"The other credit unions are faced with a problem similar to the one CUA had in 2010," Coulter notes. "They have aging technology in which they've underinvested for a number of years. For smaller institutions to embark on core replacements is incredibly difficult, not only from a funding perspective but from a people capability perspective."
Hosting its technology for smaller banks and getting paid for it, of course, could help defray the cost of the system itself for CUA. One unknown is whether or not other credit unions will be willing to have a competitor host their core platform.
Perhaps the biggest surprise to Coulter over the course of the core replacement project was how closely customers followed it. The credit union changed the background image on its online banking site and faced an astonishing backlash.
"We underestimated the impact of social media," Coulter says.
U.S. banks contemplating a core replacement could learn from CUA's experience of the value of ramping up and preparing the social media team for a barrage of questions and complaints in the aftermath of such a large and disruptive project.
"Our call center took a bit of a hit for a few weeks after we went live," Coulter says. "Social media went a little bit bonkers."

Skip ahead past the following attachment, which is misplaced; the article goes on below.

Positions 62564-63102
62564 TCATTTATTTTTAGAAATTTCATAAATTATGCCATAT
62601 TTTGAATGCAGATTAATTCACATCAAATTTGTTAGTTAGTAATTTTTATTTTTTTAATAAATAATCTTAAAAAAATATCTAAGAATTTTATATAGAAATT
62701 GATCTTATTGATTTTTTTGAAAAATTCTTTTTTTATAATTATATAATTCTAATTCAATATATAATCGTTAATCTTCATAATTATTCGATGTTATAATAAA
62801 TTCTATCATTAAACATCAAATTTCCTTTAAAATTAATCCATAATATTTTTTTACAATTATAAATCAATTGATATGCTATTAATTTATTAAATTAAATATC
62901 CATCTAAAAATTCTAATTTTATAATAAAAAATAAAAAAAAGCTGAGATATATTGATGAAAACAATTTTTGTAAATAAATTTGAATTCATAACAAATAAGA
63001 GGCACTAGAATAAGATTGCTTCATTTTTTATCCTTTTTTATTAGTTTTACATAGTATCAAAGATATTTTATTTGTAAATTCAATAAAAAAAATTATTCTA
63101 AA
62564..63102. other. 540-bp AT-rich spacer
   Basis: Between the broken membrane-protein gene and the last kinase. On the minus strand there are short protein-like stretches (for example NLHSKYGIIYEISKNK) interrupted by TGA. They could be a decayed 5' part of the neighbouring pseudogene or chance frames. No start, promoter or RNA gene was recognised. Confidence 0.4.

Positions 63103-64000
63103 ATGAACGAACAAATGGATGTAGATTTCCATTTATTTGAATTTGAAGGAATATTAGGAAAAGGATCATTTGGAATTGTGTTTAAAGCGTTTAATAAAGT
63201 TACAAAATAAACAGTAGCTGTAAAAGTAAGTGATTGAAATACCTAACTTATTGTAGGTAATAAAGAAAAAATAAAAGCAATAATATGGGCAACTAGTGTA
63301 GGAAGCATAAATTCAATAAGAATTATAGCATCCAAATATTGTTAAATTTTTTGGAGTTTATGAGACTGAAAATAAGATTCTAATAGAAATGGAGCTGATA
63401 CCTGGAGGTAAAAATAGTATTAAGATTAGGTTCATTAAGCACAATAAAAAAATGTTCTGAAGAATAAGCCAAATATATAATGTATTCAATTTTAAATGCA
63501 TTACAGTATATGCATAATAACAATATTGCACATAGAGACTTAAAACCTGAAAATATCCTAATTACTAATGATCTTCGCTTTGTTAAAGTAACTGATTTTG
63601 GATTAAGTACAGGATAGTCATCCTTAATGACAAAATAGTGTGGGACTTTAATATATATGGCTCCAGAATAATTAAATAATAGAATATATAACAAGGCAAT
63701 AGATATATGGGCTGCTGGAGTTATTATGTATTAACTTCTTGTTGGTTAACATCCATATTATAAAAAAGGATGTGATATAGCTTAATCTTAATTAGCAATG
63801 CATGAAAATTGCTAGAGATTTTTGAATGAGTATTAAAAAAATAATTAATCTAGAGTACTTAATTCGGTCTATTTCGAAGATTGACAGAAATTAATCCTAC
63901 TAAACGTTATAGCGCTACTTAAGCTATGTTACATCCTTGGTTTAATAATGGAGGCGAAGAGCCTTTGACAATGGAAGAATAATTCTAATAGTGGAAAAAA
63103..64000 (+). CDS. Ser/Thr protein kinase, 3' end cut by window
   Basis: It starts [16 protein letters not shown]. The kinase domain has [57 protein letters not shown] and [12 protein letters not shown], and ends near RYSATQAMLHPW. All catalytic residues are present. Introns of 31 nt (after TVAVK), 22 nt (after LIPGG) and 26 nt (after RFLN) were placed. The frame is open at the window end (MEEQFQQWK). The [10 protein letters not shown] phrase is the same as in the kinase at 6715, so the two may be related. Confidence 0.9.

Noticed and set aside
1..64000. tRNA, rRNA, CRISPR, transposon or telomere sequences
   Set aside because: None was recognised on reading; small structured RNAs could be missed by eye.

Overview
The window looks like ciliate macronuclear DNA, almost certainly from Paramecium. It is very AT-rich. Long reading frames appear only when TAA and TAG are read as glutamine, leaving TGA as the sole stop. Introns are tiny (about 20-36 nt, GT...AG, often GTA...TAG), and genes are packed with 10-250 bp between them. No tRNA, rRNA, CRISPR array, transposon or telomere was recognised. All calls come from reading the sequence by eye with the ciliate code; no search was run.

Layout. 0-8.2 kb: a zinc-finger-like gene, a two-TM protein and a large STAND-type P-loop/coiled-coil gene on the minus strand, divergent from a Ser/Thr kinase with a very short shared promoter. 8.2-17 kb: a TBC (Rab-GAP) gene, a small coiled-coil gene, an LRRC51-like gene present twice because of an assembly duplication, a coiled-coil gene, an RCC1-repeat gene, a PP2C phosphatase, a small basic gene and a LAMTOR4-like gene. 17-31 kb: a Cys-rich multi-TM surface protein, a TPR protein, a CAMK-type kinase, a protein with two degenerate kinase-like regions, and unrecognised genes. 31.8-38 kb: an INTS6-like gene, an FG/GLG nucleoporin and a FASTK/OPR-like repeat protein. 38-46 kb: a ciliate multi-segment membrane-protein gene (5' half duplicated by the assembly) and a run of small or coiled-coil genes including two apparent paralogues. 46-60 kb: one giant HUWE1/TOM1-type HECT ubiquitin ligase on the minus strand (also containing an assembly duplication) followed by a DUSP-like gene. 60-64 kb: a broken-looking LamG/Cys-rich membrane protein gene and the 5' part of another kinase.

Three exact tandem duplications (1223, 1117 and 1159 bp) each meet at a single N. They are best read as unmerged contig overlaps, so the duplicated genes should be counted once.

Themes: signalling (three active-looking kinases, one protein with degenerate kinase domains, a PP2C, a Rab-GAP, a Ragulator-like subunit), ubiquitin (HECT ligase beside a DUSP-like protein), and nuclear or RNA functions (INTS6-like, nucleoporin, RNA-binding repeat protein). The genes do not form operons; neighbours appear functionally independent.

The credit union had recently renovated its branches and used a photo of the inside of a branch as the background image.
Customers felt the new background was too busy and too dark. Many asked CUA why it had a picture of a restaurant on its online banking site, Coulter recalls. "They were quite right; [the image] looked a bit like a wine rack."
The credit union had to quickly ramp up its social media team to respond to the feedback, and the call center was swamped with incoming calls about the changes. In hindsight, it would have staffed up both departments more fully before the go-live date to accommodate the influx of calls.
The credit union now lets customers select their own background. "We still have the old wine rack [image] in there, but not too many people have chosen that," Coulter says.